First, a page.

How should I use titles like "Mr." and "Mrs."?

Titles are the words that go in front of someone's name. In American English, the most common salutations are "Mr.", "Ms.", "Mrs.", and "Miss". There are a few others as well like "Dr." Here's an explanation of each of the common titles:

  • "Mr." (pronounced "mister") is used when you're addressing a man.
  • "Ms." (pronounced "miz") is for addressing a woman. It can be used for all women, so people often use this instead of "Mrs." or "Miss" in spoken English.
  • "Mrs." (pronounced "miziz") is for a married woman. When you're saying or writing someone's full name in a really formal situation, you should find out if they are married or not and use the correct salutation - "Mrs." or "Miss".
  • "Miss" (pronounced "miss") is for an unmarried woman. Use it with female children and teenagers.
  • Other titles include "Dr." (pronounced "doctor"), Professor, Judge, President (of a country, not a company), Governor, Officer, General, Nurse, and some other job titles).

You normally use these titles with a person's last (family) name. Using a title with a person's first name sounds a little childish. That's OK if you're speaking with really small children. For example, preschool teachers ask their students to call them "Miss Jenny" or "Mister Jason".

So when should you call someone by their title? Here are a few rules:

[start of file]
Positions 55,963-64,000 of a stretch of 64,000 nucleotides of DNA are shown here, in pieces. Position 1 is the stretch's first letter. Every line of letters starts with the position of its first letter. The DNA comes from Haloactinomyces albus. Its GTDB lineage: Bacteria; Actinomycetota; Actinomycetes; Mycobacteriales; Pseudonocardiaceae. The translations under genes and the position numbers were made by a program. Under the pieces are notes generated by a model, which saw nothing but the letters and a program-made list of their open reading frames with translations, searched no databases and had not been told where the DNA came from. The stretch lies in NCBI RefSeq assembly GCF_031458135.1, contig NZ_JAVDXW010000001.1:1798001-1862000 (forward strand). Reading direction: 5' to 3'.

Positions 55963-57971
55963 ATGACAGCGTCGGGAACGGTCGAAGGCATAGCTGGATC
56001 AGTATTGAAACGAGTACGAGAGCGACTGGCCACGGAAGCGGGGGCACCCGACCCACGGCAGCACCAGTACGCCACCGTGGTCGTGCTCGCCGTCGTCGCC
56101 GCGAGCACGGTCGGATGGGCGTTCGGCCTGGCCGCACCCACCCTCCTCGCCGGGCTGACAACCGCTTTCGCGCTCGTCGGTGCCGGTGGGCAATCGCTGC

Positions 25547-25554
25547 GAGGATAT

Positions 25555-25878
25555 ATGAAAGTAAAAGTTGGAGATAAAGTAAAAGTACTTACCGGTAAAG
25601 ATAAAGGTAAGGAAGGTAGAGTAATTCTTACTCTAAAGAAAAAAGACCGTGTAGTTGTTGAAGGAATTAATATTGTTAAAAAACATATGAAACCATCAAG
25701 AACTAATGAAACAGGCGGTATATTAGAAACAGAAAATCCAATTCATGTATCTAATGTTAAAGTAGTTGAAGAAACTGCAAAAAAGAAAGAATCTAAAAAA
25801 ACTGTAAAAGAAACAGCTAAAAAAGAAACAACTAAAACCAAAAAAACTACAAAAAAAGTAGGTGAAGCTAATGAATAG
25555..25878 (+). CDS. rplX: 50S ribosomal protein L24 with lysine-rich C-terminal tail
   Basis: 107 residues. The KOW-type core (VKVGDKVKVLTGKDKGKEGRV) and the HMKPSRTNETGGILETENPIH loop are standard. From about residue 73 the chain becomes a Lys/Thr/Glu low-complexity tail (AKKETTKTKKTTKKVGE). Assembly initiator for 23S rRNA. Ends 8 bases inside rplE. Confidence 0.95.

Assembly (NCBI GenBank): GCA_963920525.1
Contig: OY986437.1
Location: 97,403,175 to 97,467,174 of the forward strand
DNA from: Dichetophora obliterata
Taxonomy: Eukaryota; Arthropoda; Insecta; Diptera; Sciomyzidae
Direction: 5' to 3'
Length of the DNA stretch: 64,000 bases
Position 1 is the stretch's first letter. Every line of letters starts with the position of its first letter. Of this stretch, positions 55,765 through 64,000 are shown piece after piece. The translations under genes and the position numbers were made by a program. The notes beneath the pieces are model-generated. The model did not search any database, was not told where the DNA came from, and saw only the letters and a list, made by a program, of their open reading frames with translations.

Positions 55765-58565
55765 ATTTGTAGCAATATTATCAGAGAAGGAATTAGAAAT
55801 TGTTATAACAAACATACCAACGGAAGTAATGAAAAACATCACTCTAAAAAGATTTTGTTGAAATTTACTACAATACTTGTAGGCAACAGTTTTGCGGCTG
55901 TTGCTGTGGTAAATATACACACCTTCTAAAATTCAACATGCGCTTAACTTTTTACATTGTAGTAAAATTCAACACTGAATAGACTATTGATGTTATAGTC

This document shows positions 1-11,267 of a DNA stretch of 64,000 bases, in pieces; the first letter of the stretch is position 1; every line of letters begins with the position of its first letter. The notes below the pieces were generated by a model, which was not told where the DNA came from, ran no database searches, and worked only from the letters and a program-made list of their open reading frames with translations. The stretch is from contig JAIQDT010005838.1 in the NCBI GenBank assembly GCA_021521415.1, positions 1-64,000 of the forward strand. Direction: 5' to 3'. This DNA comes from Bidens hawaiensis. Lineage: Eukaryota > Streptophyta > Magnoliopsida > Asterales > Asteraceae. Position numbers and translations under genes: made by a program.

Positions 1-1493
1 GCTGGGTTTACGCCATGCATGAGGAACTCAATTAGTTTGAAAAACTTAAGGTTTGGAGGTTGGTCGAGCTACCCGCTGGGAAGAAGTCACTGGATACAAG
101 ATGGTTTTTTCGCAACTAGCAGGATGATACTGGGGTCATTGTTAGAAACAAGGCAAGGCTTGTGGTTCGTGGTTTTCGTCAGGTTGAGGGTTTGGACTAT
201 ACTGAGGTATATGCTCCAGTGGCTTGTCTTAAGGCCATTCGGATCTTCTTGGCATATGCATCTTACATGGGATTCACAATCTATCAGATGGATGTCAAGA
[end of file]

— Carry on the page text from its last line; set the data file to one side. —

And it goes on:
• Students should call their teachers by their titles. For high school and below, use "Mr., "Ms.", etc. For university, use "Professor". As a sign of respect, some teachers will also call their students by their last names and titles.
  • If you work in a store, a restaurant, a bank, etc. it's polite to call the customer by their title and last name.
  • At formal events like political forums, graduation ceremonies, or in (legal) court, people often use a title plus a person's full name ("Mr. Aaron Knight", etc.)
  • In the workplace, people usually call each other by their first names, with no title. That's even true in written email communication, and even when you're speaking to someone from another company. Calling a person by their title seems formal and creates a distance between people.
  • Friends and family members almost never address each other with a title, except perhaps as a joke.

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